PFC Clyde Jacob Smith
by E.A. EYLER
Photo Credit to Richard Starbird
When I was six months old, my uncle Jake moved in with us. We lived in a small house alongside Rt. 491 in an area called Lantz. At least it was Lantz until the1960s when the Lantz Post office closed, and our postmark became Sabillasville. The truth was we lived in neither. Just out in the country on a mountain saddle between the South Mountain and Catoctin ranges. My grandparents’ farm was a half mile back the road, where, on maybe 15 acres of tillable land, they raised a family of twelve children. Jake and my mom, Mildred, were born somewhere in the middle. And now, Jake had fallen out with his parents and left home.
Jake had knocked around after leaving school. He worked at Victor Cullen Sanitorium as a dishwasher and occasional projector operator, but, mostly, he had worked on the family farm and for his brother-in-law, Glenn (Junior) Willard, on his farm a mile back the road.
But, Jake was dissatisfied. He wanted to do something more with his life. He wanted to see the world and start a career. It was 1951 and there was a war in Korea. He wanted to join the Army. Trouble was, he was only 17. And, at 17, you needed your parents to sign off, and they refused. Likely, my grandmother put her foot down. She ran the roost. So, Jake moved in with my parents.
Jake was persistent, however, and after six months, tempers cooled, and his parents reluctantly agreed to sign.
He took basic training at Fort Meade and then shipped out to Germany. Unhappy with his assignment there, he requested a transfer to Korea and arrived there on July 14, 1952.
On August 7, 1952, he was assigned Fire Direction Liaison Operator with the 57th Artillery Battalion, Charlie “C” Battery. Finally, he requested to join a Forward Observe Team and was assigned to the 31st Infantry Regiment 3rd Battalion “K” Company as a Wire Corporal. His duties were to keep communications open via radio between his Forward Observation team and the gun battery.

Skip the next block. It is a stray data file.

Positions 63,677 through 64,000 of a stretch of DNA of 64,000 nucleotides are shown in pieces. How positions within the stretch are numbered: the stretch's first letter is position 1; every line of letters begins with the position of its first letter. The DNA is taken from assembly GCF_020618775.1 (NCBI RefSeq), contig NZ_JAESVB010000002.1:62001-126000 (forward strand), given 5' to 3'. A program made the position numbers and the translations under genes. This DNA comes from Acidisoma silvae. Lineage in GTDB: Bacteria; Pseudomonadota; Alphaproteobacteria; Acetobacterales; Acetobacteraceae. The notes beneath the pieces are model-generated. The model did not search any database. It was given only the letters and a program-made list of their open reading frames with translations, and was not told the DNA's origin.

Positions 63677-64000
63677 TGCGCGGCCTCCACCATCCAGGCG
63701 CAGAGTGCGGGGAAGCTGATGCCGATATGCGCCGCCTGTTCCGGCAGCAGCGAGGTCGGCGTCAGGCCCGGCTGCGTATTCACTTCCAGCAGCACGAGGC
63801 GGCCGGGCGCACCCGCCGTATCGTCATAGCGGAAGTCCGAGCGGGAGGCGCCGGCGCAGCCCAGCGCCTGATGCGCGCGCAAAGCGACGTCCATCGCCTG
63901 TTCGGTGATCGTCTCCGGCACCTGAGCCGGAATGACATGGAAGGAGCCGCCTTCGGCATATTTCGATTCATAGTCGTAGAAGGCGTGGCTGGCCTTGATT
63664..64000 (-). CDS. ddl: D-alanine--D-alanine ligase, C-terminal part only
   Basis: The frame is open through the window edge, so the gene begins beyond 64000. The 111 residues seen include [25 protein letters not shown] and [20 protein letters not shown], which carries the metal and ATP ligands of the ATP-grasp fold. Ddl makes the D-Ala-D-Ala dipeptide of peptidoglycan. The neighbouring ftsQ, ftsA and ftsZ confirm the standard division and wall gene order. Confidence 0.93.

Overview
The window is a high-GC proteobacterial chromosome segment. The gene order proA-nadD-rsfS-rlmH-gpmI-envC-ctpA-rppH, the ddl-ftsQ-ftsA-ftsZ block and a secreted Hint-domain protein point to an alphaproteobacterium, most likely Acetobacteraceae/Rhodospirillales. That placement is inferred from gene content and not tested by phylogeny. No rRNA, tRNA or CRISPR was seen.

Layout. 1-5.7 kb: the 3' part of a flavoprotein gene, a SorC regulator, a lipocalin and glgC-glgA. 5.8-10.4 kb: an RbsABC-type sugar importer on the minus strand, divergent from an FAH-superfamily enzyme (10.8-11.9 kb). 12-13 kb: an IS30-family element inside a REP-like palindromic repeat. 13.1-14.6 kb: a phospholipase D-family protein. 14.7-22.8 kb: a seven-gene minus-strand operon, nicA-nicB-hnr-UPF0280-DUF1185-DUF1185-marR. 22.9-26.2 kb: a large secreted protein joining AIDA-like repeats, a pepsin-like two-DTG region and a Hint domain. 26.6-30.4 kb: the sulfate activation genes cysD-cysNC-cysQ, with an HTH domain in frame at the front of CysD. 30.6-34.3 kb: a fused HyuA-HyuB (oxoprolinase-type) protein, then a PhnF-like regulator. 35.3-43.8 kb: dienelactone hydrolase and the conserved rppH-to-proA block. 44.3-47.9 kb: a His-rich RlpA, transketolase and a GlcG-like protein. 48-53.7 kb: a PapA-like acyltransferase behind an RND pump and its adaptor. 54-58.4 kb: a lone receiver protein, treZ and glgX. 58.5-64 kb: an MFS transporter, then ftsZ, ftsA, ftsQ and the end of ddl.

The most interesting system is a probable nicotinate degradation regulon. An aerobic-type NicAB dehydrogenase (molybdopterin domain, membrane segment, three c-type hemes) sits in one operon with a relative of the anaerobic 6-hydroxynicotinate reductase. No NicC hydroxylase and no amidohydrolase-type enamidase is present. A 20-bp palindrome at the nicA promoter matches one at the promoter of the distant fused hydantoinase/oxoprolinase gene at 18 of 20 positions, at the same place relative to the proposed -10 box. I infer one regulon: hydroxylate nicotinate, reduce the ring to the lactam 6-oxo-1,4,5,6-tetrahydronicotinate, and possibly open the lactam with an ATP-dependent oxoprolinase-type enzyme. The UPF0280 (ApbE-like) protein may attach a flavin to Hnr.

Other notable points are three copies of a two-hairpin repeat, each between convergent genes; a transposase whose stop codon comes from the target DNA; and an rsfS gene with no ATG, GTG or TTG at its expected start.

Per a letter received by Jake’s parents from Colonel R.A. Risden, Major General Wayne Smith’s chief of Staff:
“On 17 October 1952, (during the battle of Triangle Hill in the Iron Triangle), friendly forces engaged in an extensive offensive action against a strategic enemy-held hill, were subjected to an intense enemy mortar and artillery barrage. Private Smith was with the Forward Observer Party relaying vital communications when the radio suddenly failed. Ignoring the fierce enemy fire, Private Smith left his position of relative safety, and, moving through the impact area, secured additional batteries so communications could be restored. Upon his return, Private Smith, noticing several wounded men in danger of falling over a cliff, rushed to their aid and helped in evacuating them. Again returning to his position, Private Smith, with complete disregard for his personal safety, answered a call for volunteers to help defend the friendly positions and moved in to the forward trenches (with Riflemen of the Infantry units), where he valiantly fought off numerically superior enemy forces until he was mortally wounded by enemy fire (an artillery shell landing close to his position).”
He received the Silver Star and the Purple Heart, posthumously. He was buried January, 8, 1953, in Germantown Bethel Church Cemetery.
According to Lt. Richard Starbird and Sgt. Howard Nease, who served with him, “Smitty was a good soldier, well-liked by his buddies. He chewed Plow Boy brand tobacco and loved the Hershey Bars in his rations. Clyde was a strong man who was good at “Tapping the Box” (keeping the radio working). He loved being a soldier. He looked forward to mail from his family and a girl named, Jennie.”